Friday 15 December 2017

All aboard the famous Cotton Blossom for a taste of 1920s Showbiz


The cast of Show Boat in Dublin's Docklands. Photo: Brian McEvoy
The cast of Show Boat in Dublin's Docklands. Photo: Brian McEvoy

Forty years is a lot to cover in 150 minutes. Weddings, separations, new careers - Show Boat somehow manages to squeeze it all in. It also skips over a few important details in its quest to find a happy ending. Important details like that dangling sub-plot at the end of act one (our leading man Gaylord Ravenal once committed murder, but hey, it was self-defence so let's just forget about it). Perhaps we're being a little cynical.

Especially when Oscar Hammerstein II and Jerome Kern's classic (based on the best-selling novel by Edna Ferber) is an 
otherwise accomplished piece of musical 
theatre, its important themes of racial 
prejudice, alcoholism and a family divided combining to create an all-singing, all-
dancing production that has, to put it mildly, attracted its fair share of controversy since its 1927 Broadway debut.


What we have here is a decades-spanning story about the lives of the actors, singers and dock workers on the Mississippi River show boat, the Cotton Blossom. There's the inter-racial marriage (Julie and Steve's) that attracts the attention of the town sheriff; a blossoming (if you'll excuse the pun) love between travelling gambler Gaylord and Captain Andy's daughter Magnolia (an aspiring actress) and, of course, the hopes, dreams and many a wise word of the several supporting players/crew members.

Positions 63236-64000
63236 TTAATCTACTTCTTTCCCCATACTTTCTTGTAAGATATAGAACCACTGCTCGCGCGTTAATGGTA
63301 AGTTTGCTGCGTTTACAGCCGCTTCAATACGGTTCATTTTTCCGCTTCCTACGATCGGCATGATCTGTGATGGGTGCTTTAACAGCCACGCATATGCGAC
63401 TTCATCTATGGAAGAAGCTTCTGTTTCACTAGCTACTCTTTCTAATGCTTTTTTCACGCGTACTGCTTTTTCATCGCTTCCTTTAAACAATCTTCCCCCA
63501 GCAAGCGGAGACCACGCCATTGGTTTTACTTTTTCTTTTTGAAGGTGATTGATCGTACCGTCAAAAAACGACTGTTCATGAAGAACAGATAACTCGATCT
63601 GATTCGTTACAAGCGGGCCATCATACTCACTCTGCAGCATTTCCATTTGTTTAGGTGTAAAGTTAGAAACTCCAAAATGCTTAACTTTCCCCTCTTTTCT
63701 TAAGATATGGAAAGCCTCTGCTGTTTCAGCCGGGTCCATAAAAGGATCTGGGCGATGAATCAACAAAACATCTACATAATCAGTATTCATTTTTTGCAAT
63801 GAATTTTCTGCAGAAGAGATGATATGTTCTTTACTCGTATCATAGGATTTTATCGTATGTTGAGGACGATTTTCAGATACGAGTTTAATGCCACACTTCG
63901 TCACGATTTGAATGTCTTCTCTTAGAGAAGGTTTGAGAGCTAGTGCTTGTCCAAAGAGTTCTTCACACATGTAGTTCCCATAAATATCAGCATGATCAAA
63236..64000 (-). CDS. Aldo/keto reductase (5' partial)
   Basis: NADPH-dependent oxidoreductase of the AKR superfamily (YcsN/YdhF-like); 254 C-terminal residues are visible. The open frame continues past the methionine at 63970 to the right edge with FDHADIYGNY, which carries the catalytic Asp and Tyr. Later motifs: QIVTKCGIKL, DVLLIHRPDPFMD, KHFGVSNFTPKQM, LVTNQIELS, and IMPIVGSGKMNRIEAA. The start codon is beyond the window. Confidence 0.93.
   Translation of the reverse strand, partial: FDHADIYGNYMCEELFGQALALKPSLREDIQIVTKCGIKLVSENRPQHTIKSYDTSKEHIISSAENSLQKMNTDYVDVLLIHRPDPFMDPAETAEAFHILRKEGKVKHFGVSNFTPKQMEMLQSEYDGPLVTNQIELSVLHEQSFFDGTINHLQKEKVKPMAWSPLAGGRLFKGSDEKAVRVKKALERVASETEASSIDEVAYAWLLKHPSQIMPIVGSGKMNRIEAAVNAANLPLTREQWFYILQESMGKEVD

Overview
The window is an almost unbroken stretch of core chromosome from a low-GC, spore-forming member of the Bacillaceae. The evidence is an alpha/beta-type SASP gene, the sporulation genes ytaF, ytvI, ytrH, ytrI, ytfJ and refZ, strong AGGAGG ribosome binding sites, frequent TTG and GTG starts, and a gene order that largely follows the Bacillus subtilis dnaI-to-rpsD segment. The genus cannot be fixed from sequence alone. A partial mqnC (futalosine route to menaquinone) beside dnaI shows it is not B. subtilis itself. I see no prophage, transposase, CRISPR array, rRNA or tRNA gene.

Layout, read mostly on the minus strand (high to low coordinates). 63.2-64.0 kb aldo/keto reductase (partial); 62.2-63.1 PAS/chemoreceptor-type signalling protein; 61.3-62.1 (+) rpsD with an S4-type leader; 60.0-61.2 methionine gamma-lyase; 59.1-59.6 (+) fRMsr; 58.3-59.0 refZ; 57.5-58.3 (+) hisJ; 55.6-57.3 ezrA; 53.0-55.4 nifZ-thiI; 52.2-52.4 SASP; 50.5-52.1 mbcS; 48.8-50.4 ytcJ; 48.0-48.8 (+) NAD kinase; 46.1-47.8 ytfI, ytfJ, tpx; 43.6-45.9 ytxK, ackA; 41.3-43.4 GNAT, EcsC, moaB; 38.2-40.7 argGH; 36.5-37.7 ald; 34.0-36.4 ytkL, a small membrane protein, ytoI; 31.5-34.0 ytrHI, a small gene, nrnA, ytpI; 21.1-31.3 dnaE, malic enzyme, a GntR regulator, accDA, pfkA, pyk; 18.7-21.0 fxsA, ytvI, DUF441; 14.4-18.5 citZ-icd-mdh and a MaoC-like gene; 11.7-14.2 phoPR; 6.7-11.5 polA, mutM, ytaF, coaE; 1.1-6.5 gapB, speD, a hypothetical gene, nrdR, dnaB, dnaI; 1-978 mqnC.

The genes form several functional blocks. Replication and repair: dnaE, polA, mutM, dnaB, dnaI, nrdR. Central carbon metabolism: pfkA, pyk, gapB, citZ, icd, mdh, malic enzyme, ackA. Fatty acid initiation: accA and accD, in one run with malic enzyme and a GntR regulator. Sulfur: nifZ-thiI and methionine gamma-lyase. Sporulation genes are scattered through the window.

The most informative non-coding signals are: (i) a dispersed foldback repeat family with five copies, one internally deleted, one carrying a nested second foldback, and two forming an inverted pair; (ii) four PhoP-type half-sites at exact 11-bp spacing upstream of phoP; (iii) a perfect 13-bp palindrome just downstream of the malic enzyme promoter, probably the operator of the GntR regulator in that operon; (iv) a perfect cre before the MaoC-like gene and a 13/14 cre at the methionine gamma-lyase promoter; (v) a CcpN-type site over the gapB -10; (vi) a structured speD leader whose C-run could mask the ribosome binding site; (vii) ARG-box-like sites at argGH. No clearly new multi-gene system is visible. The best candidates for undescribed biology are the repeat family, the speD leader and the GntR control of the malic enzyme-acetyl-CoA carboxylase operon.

When Julie and Steve (Andy's leading talent) are forced to leave the Cotton Blossom, Magnolia and Gaylord are hired to take their place. They're an instant hit, and the two eventually marry and have a child. Alas, Gaylord legs it as soon as the money runs out. Later, Magnolia attempts to kick-start a solo singing career.

There's a lot of drama in there (fist-fights, sweaty auditions, angry mothers) and a great deal of rushing around in the second half. But what Show Boat lacks in pace and realism (again, that finale is just absurd), it makes up for in its dazzling array of tunes.

It's a huge ensemble piece. It also features a splendid set (we love a good show within a show) and a terrific orchestra. But it's the simple things like dock worker Joe (an excellent Otto Maidi) singing Ol' Man River that leave us stunned. Some set of pipes on that chap.

Timothy Walton and Robin Botha spark off one another as Gaylord and Magnolia, and Lynelle Kenned's Julie does great work with the iconic Can't Help Lovin' Dat Man. Dated stuff, but at least there's some fun to be had. Running until Saturday

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